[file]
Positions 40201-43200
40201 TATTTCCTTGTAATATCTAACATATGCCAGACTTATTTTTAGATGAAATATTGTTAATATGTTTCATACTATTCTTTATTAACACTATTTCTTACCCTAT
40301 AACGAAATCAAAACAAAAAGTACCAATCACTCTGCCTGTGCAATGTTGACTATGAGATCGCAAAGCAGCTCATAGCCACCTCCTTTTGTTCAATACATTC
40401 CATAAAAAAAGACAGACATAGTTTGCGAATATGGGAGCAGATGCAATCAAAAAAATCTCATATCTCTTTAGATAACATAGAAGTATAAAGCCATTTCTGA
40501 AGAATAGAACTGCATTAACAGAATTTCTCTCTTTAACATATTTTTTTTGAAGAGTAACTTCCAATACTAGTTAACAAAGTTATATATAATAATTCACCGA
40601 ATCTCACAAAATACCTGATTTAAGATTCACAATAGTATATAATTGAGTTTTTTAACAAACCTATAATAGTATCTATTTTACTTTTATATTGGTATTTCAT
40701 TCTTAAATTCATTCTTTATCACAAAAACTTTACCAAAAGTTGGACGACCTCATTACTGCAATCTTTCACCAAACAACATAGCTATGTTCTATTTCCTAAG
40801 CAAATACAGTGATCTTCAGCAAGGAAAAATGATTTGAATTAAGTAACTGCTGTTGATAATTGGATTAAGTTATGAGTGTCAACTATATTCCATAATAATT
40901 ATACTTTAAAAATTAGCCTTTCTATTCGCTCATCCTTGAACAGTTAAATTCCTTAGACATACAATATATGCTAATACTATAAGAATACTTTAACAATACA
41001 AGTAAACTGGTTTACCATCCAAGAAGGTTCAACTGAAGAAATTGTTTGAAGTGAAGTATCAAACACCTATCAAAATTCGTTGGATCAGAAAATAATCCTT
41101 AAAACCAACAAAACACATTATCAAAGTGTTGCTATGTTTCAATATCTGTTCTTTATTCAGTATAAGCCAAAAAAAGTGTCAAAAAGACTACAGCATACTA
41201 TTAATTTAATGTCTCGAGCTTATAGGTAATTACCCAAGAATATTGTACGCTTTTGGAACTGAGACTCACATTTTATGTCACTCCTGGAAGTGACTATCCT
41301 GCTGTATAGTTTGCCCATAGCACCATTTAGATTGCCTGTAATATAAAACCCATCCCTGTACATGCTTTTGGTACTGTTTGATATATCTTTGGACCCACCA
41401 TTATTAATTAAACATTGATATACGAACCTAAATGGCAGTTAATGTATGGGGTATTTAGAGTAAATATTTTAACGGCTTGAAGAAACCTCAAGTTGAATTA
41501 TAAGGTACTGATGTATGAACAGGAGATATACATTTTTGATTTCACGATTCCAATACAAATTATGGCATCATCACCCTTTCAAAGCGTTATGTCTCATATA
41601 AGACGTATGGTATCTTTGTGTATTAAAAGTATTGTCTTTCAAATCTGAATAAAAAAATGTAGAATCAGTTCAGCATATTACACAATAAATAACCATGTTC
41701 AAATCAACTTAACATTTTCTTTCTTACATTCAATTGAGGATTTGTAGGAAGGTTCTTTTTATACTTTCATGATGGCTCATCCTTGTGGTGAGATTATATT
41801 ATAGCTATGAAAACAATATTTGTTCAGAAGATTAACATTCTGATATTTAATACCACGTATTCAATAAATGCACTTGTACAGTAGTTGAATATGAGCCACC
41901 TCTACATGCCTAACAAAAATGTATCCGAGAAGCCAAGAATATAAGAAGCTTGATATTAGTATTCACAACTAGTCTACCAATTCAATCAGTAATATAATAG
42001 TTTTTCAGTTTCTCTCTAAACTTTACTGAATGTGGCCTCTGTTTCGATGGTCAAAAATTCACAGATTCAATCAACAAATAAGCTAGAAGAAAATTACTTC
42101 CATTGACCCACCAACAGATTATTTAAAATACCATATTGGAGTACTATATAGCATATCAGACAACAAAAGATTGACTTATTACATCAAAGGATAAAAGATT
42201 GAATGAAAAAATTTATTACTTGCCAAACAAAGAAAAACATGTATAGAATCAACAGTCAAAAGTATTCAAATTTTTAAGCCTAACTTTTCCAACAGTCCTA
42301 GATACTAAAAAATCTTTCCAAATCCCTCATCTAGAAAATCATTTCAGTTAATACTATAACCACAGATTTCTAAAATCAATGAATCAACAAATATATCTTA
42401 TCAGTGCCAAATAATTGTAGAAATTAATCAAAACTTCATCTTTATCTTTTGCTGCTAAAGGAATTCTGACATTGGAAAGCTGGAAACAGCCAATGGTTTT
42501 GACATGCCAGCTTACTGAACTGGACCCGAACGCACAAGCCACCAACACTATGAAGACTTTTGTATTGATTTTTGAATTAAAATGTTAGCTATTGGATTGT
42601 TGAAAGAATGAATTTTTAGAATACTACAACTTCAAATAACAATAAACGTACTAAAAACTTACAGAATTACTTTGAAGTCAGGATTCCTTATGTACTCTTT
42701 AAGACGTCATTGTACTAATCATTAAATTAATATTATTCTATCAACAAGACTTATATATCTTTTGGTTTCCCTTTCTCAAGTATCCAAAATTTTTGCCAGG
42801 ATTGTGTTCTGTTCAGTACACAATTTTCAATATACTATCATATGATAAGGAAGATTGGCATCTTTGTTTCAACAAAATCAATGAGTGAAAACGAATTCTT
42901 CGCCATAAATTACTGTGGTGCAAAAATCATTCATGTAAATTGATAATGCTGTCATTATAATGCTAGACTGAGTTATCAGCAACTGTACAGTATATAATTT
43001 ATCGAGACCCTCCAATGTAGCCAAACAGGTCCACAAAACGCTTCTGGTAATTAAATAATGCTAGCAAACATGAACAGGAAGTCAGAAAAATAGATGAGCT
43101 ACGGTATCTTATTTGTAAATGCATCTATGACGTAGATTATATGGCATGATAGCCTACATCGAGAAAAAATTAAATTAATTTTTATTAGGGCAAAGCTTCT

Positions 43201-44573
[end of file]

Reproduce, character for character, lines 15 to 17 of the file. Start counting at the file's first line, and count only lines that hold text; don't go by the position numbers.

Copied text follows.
41501 TAAGGTACTGATGTATGAACAGGAGATATACATTTTTGATTTCACGATTCCAATACAAATTATGGCATCATCACCCTTTCAAAGCGTTATGTCTCATATA
41601 AGACGTATGGTATCTTTGTGTATTAAAAGTATTGTCTTTCAAATCTGAATAAAAAAATGTAGAATCAGTTCAGCATATTACACAATAAATAACCATGTTC
41701 AAATCAACTTAACATTTTCTTTCTTACATTCAATTGAGGATTTGTAGGAAGGTTCTTTTTATACTTTCATGATGGCTCATCCTTGTGGTGAGATTATATT